Here’s How Ketanji Brown Jackson should prepare to join the U.S.Supreme Court

Here’s how Ketanji Brown Jackson should prepare to join the U.S. Supreme Court | READER COMMENTARY
For The Baltimore Sun

Apr 10, 2022 at 10:34 am

by George Liebmann

The recent hearings on the nomination of Ketanji Brown Jackson, since confirmed to the U.S. Supreme Court, fall into the middle ground on measurements of disgracefulness.

We were spared the last-minute sexual slanders of the Clarence Thomas and Brent Kavanagh hearings, which reminded the public of the wisdom of the old jury instruction: “Rape is a charge easily made and with difficulty refuted.” We were also spared the one-track obsession with “privacy,” i.e. abortion, of the hearings of Robert Bork, who was ultimately defeated in a 58 to 42 vote, after five days without a single question being asked about his attitude toward criminal sentencing, federal criminal jurisdiction or the necessary elements of criminal offenses.

The grandstanding of certain Republican senators at the Jackson hearings was not to their credit. Her famous answer to the question asking her to define “woman” was not really deplorable; she could have talked about X and Y chromosomes, but her referring the matter to biologists was an easy way out. Her alleged lenient approach toward child pornographers is recommended by critics of the relevant legislation, including the novelist John Grisham. The most serious charge against the nominee involves her disregard of jurisdictional limitations in a single immigration case, not a mortal sin. It is folly to judge, or appoint, judges on the basis of today’s burning issues, which are unlikely to be burning issues 10 years hence.

And while Ketanji Brown Jackson is a beneficiary of an outrageous form of affirmative action, that is not her fault. Her Harvard and District of Columbia background are not reassuring in a “woke” age, either; she has the appearance of a cloned, ticket-punching judge. On the other hand, she married across racial lines, an experience which has undoubtedly taught her that bigotry has many faces. She has a pleasant and calm demeanor.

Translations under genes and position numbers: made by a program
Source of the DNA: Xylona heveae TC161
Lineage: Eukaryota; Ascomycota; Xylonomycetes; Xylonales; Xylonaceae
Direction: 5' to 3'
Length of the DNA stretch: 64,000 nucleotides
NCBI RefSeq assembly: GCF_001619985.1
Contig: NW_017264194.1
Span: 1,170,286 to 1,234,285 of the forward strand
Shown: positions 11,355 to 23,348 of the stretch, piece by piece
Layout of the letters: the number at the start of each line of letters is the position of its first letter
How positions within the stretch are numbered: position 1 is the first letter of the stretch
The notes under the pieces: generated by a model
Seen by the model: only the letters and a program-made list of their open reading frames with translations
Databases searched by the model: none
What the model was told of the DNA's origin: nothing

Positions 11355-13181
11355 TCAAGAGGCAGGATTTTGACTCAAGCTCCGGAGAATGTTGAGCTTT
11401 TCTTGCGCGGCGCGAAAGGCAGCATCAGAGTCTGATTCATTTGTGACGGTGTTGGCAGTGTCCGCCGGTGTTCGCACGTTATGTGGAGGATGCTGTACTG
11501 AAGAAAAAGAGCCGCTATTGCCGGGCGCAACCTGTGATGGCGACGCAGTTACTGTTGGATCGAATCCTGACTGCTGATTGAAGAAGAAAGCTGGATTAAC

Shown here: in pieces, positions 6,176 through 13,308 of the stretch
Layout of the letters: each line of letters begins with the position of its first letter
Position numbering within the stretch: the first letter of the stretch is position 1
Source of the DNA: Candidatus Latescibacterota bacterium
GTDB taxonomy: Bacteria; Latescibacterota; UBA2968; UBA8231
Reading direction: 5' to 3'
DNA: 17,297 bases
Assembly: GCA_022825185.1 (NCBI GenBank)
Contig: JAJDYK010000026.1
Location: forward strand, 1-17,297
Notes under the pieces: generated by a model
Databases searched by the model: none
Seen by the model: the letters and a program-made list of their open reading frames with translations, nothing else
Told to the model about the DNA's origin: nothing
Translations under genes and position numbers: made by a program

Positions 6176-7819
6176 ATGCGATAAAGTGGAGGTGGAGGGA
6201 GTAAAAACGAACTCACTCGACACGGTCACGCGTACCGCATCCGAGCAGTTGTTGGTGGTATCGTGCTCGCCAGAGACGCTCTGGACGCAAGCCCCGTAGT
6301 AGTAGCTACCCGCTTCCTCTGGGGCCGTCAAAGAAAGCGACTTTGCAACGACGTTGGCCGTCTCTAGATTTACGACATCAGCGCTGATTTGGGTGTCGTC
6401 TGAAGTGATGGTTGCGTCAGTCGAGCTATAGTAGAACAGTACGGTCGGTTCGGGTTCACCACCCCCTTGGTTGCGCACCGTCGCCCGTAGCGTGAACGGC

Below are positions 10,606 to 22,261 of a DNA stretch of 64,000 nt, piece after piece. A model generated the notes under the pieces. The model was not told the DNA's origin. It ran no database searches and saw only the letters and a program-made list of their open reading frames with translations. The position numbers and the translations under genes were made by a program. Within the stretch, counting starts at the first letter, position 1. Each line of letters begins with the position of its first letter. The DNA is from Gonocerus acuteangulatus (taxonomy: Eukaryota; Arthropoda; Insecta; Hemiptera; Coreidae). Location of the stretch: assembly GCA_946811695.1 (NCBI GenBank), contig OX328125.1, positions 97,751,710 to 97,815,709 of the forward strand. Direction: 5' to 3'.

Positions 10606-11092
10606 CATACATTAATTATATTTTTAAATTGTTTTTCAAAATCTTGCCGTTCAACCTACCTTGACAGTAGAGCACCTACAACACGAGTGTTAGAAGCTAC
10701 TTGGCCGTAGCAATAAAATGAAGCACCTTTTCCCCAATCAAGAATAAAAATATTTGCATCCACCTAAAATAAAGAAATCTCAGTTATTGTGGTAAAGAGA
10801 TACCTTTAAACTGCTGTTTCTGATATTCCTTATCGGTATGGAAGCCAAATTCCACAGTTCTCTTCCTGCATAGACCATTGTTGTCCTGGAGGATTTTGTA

The admonitions that should be addressed to her are of a procedural nature. She should abandon her custom of windy opinions, including 25-page discussions of standards for summary judgment. The late Philip Kurland suggested that opinions be limited to 2,000 words, a practice that did not hurt the reputation of Justice Oliver Wendell Holmes.

She should forswear reliance upon, or even allowance of, amicus curiae briefs, especially those of the Solicitor General with their impulse toward nationalization of all issues. She should reject all plaques, awards and honorary degrees. If she feels a compulsion to teach, she should choose an obscure law school and accept no emoluments beyond those given to obscure adjuncts on the faculty. She should pay her own way, beyond the federal per diem, to all conferences, especially those at such places as Aspen and Salzburg, and she should take up golf, so as to be able to absent herself from indoctrination attempts at such places. She should peruse with care Professor Daniel Meador’s little book on “Mr. Justice Black and His Books” and endeavor to follow his example. She should model her extracurricular speeches, if any, after those of Judge Learned Hand, anthologized in “The Spirit of Liberty.”

As a role model for women and African Americans, she should forswear the examples of Ruth Bader Ginsburg, Thurgood Marshall and Constance Baker Motley in favor of the self-effacement of two more distinguished federal judges, Harry Edwards of the D.C. Circuit and Amalya Kearse of the Second Circuit. In short, she should be a real judge, not a juristocrat or public idol.

George Liebmann is president of the Library Company of the Baltimore Bar and the author of numerous works on law and history, most recently “Vox Clamantis In Deserto: An Iconoclast Looks At Four Failed Administrations.”

Posted in: Culture Wars, Judiciary and Legal Issues, The Right, Welfare and Other Social

Tags: , , , , , , , , ,